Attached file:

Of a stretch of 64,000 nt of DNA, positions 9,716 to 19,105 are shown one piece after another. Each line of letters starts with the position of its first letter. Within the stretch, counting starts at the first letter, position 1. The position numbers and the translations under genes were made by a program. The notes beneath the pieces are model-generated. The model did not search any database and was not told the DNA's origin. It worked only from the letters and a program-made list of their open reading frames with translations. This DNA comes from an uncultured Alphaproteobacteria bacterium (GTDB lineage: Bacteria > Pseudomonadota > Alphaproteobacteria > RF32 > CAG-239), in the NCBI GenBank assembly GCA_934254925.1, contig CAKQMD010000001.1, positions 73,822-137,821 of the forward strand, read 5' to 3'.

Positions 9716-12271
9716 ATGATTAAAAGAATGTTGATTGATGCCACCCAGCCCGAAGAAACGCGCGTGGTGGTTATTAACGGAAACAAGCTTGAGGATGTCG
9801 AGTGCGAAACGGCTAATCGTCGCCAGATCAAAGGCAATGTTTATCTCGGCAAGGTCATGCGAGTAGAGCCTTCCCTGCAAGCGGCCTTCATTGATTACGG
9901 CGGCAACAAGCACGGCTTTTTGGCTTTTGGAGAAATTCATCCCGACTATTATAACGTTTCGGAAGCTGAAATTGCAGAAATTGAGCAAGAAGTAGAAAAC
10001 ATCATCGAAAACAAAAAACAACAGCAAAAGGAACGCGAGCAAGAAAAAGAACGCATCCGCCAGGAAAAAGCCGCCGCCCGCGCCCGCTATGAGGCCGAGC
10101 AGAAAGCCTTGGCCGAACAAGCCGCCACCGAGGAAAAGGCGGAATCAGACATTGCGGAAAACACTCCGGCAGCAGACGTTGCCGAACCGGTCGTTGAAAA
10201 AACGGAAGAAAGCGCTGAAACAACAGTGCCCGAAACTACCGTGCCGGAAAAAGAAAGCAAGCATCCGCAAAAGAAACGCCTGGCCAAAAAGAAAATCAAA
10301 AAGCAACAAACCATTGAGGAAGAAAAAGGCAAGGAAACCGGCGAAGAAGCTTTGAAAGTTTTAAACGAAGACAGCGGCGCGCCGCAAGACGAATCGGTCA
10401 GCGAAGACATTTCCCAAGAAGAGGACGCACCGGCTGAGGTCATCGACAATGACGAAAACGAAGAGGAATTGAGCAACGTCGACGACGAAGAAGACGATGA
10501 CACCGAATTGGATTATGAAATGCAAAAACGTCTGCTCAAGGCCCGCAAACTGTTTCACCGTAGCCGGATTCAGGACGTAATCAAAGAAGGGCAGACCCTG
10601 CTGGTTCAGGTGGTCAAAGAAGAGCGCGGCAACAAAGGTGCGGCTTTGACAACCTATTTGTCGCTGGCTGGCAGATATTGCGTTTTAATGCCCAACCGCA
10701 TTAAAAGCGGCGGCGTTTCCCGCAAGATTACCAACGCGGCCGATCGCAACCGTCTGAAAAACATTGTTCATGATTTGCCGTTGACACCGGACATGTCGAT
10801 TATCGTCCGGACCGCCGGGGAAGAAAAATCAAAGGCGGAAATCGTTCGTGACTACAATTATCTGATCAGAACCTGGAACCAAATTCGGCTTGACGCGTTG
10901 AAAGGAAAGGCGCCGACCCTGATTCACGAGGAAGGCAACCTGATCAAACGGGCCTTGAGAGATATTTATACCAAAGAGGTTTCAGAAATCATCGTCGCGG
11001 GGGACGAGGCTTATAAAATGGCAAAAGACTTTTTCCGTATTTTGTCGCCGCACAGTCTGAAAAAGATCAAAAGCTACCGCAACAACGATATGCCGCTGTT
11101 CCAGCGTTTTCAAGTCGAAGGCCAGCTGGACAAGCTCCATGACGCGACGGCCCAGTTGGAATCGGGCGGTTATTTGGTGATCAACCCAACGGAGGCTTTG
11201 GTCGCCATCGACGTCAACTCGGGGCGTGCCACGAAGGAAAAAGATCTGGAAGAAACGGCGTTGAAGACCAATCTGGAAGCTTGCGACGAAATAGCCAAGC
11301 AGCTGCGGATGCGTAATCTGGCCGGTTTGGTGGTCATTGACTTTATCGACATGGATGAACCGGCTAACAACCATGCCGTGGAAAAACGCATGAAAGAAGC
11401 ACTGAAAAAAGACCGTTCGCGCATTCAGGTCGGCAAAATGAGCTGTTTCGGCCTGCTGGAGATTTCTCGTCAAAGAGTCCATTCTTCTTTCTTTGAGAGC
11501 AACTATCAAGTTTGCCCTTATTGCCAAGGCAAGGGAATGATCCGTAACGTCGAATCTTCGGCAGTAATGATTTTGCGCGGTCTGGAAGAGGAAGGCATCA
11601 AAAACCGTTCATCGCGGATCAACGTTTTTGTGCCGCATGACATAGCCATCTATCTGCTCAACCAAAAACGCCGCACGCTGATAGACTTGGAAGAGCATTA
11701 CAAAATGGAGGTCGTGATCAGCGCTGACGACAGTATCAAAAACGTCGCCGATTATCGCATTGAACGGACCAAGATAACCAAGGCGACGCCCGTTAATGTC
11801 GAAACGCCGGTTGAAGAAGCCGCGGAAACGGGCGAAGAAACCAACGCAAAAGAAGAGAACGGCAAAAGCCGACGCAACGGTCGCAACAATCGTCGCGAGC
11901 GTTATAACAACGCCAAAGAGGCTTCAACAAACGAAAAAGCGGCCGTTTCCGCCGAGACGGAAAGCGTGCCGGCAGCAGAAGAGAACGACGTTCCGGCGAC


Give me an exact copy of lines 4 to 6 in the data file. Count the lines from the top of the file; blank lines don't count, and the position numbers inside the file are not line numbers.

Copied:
9801 AGTGCGAAACGGCTAATCGTCGCCAGATCAAAGGCAATGTTTATCTCGGCAAGGTCATGCGAGTAGAGCCTTCCCTGCAAGCGGCCTTCATTGATTACGG
9901 CGGCAACAAGCACGGCTTTTTGGCTTTTGGAGAAATTCATCCCGACTATTATAACGTTTCGGAAGCTGAAATTGCAGAAATTGAGCAAGAAGTAGAAAAC
10001 ATCATCGAAAACAAAAAACAACAGCAAAAGGAACGCGAGCAAGAAAAAGAACGCATCCGCCAGGAAAAAGCCGCCGCCCGCGCCCGCTATGAGGCCGAGC